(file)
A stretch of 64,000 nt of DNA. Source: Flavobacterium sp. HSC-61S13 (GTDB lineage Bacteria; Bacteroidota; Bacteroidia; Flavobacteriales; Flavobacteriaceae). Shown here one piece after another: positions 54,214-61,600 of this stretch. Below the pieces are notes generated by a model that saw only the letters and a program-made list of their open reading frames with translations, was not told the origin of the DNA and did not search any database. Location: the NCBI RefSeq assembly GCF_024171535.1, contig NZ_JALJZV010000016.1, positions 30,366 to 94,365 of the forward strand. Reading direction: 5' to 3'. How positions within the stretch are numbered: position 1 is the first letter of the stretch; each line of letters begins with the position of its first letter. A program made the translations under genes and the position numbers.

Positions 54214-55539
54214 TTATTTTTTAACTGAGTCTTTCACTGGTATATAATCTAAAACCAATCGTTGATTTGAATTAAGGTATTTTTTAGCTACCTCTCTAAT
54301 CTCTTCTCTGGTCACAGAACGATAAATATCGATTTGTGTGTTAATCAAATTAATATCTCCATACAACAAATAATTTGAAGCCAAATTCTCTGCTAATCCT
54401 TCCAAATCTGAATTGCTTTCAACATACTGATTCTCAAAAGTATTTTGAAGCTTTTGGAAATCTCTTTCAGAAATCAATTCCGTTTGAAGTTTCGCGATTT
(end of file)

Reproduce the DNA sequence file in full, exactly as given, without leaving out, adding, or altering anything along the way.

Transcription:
A stretch of 64,000 nt of DNA. Source: Flavobacterium sp. HSC-61S13 (GTDB lineage Bacteria; Bacteroidota; Bacteroidia; Flavobacteriales; Flavobacteriaceae). Shown here one piece after another: positions 54,214-61,600 of this stretch. Below the pieces are notes generated by a model that saw only the letters and a program-made list of their open reading frames with translations, was not told the origin of the DNA and did not search any database. Location: the NCBI RefSeq assembly GCF_024171535.1, contig NZ_JALJZV010000016.1, positions 30,366 to 94,365 of the forward strand. Reading direction: 5' to 3'. How positions within the stretch are numbered: position 1 is the first letter of the stretch; each line of letters begins with the position of its first letter. A program made the translations under genes and the position numbers.

Positions 54214-55539
54214 TTATTTTTTAACTGAGTCTTTCACTGGTATATAATCTAAAACCAATCGTTGATTTGAATTAAGGTATTTTTTAGCTACCTCTCTAAT
54301 CTCTTCTCTGGTCACAGAACGATAAATATCGATTTGTGTGTTAATCAAATTAATATCTCCATACAACAAATAATTTGAAGCCAAATTCTCTGCTAATCCT
54401 TCCAAATCTGAATTGCTTTCAACATACTGATTCTCAAAAGTATTTTGAAGCTTTTGGAAATCTCTTTCAGAAATCAATTCCGTTTGAAGTTTCGCGATTT